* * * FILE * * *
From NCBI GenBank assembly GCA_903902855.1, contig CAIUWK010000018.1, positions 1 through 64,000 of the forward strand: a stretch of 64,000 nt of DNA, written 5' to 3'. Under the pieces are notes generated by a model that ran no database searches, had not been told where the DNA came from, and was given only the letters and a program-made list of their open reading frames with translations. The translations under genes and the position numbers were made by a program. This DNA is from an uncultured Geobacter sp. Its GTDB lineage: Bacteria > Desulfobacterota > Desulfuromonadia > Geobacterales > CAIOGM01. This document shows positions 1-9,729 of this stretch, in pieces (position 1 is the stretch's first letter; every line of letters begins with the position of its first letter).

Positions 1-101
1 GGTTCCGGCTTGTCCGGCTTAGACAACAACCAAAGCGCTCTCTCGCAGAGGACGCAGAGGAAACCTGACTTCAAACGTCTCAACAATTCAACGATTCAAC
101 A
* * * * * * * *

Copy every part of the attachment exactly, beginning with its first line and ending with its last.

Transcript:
From NCBI GenBank assembly GCA_903902855.1, contig CAIUWK010000018.1, positions 1 through 64,000 of the forward strand: a stretch of 64,000 nt of DNA, written 5' to 3'. Under the pieces are notes generated by a model that ran no database searches, had not been told where the DNA came from, and was given only the letters and a program-made list of their open reading frames with translations. The translations under genes and the position numbers were made by a program. This DNA is from an uncultured Geobacter sp. Its GTDB lineage: Bacteria > Desulfobacterota > Desulfuromonadia > Geobacterales > CAIOGM01. This document shows positions 1-9,729 of this stretch, in pieces (position 1 is the stretch's first letter; every line of letters begins with the position of its first letter).

Positions 1-101
1 GGTTCCGGCTTGTCCGGCTTAGACAACAACCAAAGCGCTCTCTCGCAGAGGACGCAGAGGAAACCTGACTTCAAACGTCTCAACAATTCAACGATTCAAC
101 A